But this is so true. I had a friend in school who's one and only agenda was to get into a top engineering college. She was bright enough that she could have achieved her aim, but I often wondered what would happen to her after she did so. As things turned out, she didn't make it that year or the next or the year after, and went into manic depression before she was 20.

BUT, would she have been happier had she achieved her aim, when it was only a single aim.

Cold As Heaven said...

I think Theorem #4 is true, so it's good to get some new goals from time to time, maybe in a completely different field >:)

Cold As Heaven

Hart Johnson said...

"but since I live quite close to him I feel I am competent to interpret his scientific findings..." *snarfle*

It's so true, isn't it... I like tiered goals--write the book, publish the book, become a best seller, become a NYT best seller, have a book made into a movie, buy a private island, achieve total world domination... though once I've achieved that last one, I'm not really sure where to go...

Cruella Collett said...

Mark - you've been over researching anagrams lately, I suspect... "But an anagram never proved anything!" (quote the Coal Cell Turtle)

Natasha - oops, did you also plan on writing about wolves and Norwegian social scientists? ;)
And that anecdote is scary. Goals that destroy us are not good goals!

C.A.H. - that is a good point. We all need some variation in life.

Tami - what, are you questioning my scientific methods? ;) And don't worry, we'll work on your digressionary ways so that by the time you master that ultimate goal we'll have found another one. How do you feel about universal dominance (the world is not enough, after all)?

Rayna M. Iyer said...

@ Cruella - phased goals is what I was planning to blog about, though it would not have been nearly as entertaining as yours.

@ Tami - after world domination, there are other planets to dominate. What after the Universe? I'll worry about that when the time comes.

Alex J. Cavanaugh said...

My entire life does not hinge on the goal of success with my book.
And I think I'd be more unhappy not pursuing my goals, because the things we regret most in life are the 'what ifs.'

K A B L O O E Y said...

Fantastic post. And I love your physical proximity = interpretive license postulate. The "try to make the means a goal in itself" part is one I should stick on a post-it on my computer. Because that's where I put the wisdom of the ages. There, or on a note page on my iphone.

Deb and Barbara said...

For someone so young, you are very wise! Goals are great as far as goals go, but even success can bring trouble, so the journey must be the "thing".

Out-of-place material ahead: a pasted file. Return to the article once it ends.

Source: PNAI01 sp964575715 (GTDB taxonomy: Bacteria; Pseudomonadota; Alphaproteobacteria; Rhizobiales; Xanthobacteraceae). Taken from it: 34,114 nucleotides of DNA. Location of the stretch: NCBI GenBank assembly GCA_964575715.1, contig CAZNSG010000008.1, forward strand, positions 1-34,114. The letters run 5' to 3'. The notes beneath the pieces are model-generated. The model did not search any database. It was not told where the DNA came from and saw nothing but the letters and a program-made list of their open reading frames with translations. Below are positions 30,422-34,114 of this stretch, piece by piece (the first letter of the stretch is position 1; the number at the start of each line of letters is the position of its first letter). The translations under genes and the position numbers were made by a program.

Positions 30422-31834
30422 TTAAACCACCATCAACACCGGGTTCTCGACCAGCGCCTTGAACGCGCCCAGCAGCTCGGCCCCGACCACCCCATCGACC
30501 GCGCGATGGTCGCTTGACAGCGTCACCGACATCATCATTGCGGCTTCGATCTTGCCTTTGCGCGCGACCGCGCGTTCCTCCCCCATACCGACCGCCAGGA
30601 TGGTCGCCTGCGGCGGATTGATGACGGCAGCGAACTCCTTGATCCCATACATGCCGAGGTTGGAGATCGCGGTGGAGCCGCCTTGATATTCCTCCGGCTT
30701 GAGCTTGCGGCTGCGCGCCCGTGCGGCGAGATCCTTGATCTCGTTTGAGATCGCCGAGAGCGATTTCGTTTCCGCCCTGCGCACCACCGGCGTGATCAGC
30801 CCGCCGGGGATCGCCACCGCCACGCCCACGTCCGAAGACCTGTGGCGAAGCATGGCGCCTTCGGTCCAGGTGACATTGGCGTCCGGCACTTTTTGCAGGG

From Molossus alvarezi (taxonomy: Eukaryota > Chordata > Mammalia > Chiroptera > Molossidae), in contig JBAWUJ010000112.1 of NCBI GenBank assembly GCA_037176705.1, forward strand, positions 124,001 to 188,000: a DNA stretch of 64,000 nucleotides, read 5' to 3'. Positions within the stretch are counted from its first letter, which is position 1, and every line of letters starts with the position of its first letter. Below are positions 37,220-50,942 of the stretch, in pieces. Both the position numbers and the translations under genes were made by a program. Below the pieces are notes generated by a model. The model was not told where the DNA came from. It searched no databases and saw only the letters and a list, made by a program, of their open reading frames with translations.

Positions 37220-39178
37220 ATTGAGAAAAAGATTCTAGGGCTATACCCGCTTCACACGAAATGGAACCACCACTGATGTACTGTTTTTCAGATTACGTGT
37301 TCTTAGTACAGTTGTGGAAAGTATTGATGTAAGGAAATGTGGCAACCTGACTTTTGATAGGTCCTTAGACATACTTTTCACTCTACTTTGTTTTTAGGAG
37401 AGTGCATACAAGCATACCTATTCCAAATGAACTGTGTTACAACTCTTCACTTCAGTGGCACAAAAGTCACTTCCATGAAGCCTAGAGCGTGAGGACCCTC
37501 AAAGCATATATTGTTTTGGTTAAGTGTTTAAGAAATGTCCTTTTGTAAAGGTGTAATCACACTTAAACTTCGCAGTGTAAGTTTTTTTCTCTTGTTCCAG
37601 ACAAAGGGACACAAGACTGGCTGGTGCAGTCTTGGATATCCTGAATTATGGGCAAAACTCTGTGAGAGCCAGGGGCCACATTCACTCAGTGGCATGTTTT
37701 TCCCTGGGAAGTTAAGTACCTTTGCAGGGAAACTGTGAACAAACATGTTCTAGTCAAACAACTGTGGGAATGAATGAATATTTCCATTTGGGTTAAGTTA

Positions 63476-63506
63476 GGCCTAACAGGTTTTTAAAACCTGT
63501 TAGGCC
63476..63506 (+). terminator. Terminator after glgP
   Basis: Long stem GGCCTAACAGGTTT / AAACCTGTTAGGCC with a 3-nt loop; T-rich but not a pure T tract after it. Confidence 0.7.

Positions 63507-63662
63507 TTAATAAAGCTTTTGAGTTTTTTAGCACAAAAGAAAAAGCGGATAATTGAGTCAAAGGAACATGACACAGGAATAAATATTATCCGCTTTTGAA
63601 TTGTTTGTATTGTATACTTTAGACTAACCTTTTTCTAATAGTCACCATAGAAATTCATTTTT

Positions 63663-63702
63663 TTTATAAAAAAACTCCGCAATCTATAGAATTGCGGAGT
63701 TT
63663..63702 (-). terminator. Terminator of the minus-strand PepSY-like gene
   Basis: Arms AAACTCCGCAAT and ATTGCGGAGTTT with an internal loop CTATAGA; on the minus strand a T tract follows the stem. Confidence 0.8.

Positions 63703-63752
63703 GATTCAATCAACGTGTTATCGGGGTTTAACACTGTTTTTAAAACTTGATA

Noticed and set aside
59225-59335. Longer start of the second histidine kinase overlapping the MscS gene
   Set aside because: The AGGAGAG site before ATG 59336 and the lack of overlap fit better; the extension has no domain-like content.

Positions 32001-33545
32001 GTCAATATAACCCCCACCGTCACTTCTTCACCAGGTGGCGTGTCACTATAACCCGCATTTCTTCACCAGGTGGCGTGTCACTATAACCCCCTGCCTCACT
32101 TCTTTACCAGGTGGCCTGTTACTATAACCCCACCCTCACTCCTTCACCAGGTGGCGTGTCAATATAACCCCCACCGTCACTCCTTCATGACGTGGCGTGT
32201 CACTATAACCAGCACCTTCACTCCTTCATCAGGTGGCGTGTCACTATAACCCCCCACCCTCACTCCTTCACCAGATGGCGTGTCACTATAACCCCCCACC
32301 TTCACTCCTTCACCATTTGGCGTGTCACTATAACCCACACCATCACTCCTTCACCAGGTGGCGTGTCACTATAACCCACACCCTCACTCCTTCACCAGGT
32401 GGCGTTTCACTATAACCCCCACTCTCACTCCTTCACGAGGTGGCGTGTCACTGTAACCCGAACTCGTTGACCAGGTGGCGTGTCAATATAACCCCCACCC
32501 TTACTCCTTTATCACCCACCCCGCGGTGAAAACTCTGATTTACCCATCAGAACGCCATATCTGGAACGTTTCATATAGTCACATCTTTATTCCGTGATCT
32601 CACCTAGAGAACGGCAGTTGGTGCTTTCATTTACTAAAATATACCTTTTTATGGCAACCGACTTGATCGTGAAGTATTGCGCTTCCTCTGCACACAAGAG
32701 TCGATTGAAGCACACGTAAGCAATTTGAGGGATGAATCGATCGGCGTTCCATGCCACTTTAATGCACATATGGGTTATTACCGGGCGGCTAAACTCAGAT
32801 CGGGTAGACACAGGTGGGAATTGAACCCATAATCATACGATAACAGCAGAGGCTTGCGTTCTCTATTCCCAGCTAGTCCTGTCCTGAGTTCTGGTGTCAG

B

Cruella Collett said...

Natasha - of course it would be entertaining! And there can never be enough blog posts about phased goals (for instance, I am really terrible at taking my own advice, so I might benefit greatly from reading your post...)

Alex - I agree with you there. At least as long as our goals are somewhat realistic, the "what if's" are way worse.

Kablooey - I used to do the post-it thing, but since I have a teeeeeny-tiny laptop it took no time at all before they sticky notes covered my screen completely. So these days I have no idea what's actually written on the screen (it is merely my physical closeness to the screen that makes me able to guess what's behind the post-its).

Barbara - or maybe I'm just *really* perceptive to what that professor man living in my neighbourhood figured out after years of research?
But I agree - the journey is "it".

Clarissa Draper said...

Good thing I read all the way to the end because I was starting to feel down. But I love Number 2 at the end. Let every step along the way be a goal. I do that and I feel great!

CD

Hart Johnson said...

Wahoo for Universal Domination! Then we can bring Nudity and Digression to all! (and little miniature giraffes)(and maybe an otter)(and we will have a llama farm, and harvest the wool so Leanne can knit us silly hats)--so many goals! We will NEVER be depressed!

Cruella Collett said...

Clarissa - hehe, don't say I didn't warn you ;)

Tami - NOW we're talking!

Erin said...

Reminds me of Inigo from The Princess Bride. :D

ViolaNut said...

If I get otters and llamas, then no, I will probably not be depressed anymore. Wolves, though, they can go away. :-P

Chary Johnson said...

I like your "Third, don't let your final goal be the ultimate goal." I whole-heartedly agree. We have to keep striving for higher goals and push ourselves a little past our comfort zones.

Great post!

Long live nudity and digressions!

Stephen Tremp said...

Good advice. I don't ned to finish first. If I finish in the top ten consistently, then I'm doing okay.

Stephen Tremp

Cruella Collett said...

Erin - yay Princess Bride! Wish I could see it right now, but my European DVD player can't read my American disk :(

Leanne - if we manage to stick to these rules there will be no wolves :)

Chary - life is a journey, isn't it?

Stephen - that is a good goal. And if you should happen to finish first, that's a bonus, isn't it? :)

Powdered Toast Man said...

How did you know one of my goals is to have a collection of rubber chickens? Stop reading my thoughts!!